Home News Clearing out the smoke: Hochul starts clean up of botched cannabis plan

Clearing out the smoke: Hochul starts clean up of botched cannabis plan

Approximately as helpful as an end-of-season study cataloging playcalling mistakes by the Jets and Giants, a New York State government review of the cannabis rollout has just listed a long litany of design flaws and errors by the Office of Cannabis Management (OCM) that have hindered the growth of the legal market.

Now that Gov. Hochul is supposedly righting the ship, and Albany has supposedly empowered New York City to clamp down on the illegal market, and the city is supposedly leaning into its responsibility — we say “supposedly” because we’ll believe all this when we see it — if you squint hard, a coherent strategy to make things right is finally coming into focus. Or not.

The headline finding in the report issued Friday by Commissioner Jeanette Moy of the state Office of General Services, ordered up by Hochul in March, is that despite a promise that reviews would be swift, approvals (or denials) have stretched on for months or years. Some 1,200 businesses are now bobbing around in limbo despite having poured lots of money into finding locations and navigating bureaucratic hurdles.

Why so slow going? In part, says Moy, because an understaffed OCM could only consider 75 applications at a time. In part because the inherent complexities of the process have thrown buckets of sand in the gears.

OCM must get its act together. As the report makes clear, that means hiring more weedocrats, streamlining processes and providing a public dashboard showing the status of applications. Hochul hopefully helped things along Friday by waving goodbye to OCM Executive Director Chris Alexander and Chief Equity Officer Damian Fagon.

Finally, some heads are rolling. We never understood why Alexander still had a job. Perhaps, as Hochul said, he “was a key player in drafting the original legislation.” She fired him kindly, saying: “he agrees it’s time for a new direction at OCM and has graciously agreed to work with us for the remainder of his term to help implement those operational changes. He told us he intends to pursue other opportunities at the conclusion of that term, which is in September.” September can’t come soon enough.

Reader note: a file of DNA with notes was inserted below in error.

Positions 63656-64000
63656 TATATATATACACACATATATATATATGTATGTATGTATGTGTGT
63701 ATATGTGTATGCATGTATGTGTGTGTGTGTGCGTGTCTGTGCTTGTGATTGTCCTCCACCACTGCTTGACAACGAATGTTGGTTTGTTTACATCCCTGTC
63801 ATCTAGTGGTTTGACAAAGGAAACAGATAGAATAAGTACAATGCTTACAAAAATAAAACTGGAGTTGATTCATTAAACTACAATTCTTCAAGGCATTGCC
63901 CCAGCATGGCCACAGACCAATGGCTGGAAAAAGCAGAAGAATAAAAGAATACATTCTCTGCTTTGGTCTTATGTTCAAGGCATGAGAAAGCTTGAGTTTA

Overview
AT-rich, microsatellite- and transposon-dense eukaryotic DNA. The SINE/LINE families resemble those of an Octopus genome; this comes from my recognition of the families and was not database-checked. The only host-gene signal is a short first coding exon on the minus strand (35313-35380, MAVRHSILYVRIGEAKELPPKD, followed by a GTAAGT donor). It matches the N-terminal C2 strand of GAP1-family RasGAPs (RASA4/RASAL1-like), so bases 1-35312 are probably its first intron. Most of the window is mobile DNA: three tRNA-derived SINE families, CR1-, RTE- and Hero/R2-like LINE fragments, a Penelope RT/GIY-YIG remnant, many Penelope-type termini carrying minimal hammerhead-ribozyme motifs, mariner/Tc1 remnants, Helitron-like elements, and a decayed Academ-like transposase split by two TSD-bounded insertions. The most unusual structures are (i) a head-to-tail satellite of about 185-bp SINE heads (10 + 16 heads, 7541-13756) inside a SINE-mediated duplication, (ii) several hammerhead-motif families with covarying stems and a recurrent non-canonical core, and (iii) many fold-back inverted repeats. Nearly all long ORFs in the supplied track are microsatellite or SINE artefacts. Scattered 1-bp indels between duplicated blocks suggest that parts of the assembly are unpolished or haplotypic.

There’s another thing that must happen to give legal dispensaries (about 60 of which are in New York) a fighting chance: shuttering the illegal shops, which number in the thousands in the city alone. Like cicadas, they keep emerging on seemingly every block.

They sell soda and candy alongside the drugs; legal shops can’t. They are often near schools and one another; those locations are verboten to legal shops. And because they illegally stock wares from outside New York State — and don’t pay their taxes — the illegals underprice the legals. Game, set, match.

As long as the illegals thrive, the legals have no chance to gain a true foothold in the marketplace, which makes a mockery of good governance and a special mockery of the state’s promise to give those harmed by the war on drugs a leg up in this new marketplace.

Tuesday, Mayor Adams stood with the New York City sheriff, the NYPD and the city’s Department of Consumer and Worker Protection to kick off “Operation Padlock to Protect.” The promise is that, empowered by new legal authorities in the state budget, the city will really now start shuttering illegal pot shops as it has promised to do multiple times before. No longer will an understaffed sheriff’s office shoulder the burden on its own. Now, police deputized by the sheriff will assist.

At the rollout of the new-and-improved enforcement push, Adams was careful to manage expectations: “The power is not ideal,” he said. “We would like ideally for police to do an analysis in each precinct, zero in on the shops in their precinct. We don’t have that…[Police] have to be deputized by sheriff, they have to put a couple teams in place and then after you close down the shop, there is a process that allows them to reopen after a certain period of time. There are a lot of layers to this.”

Our fingers are crossed, but that sounds a lot like the preamble of a future review about how yet another attempt to fix a broken system was doomed to fail.


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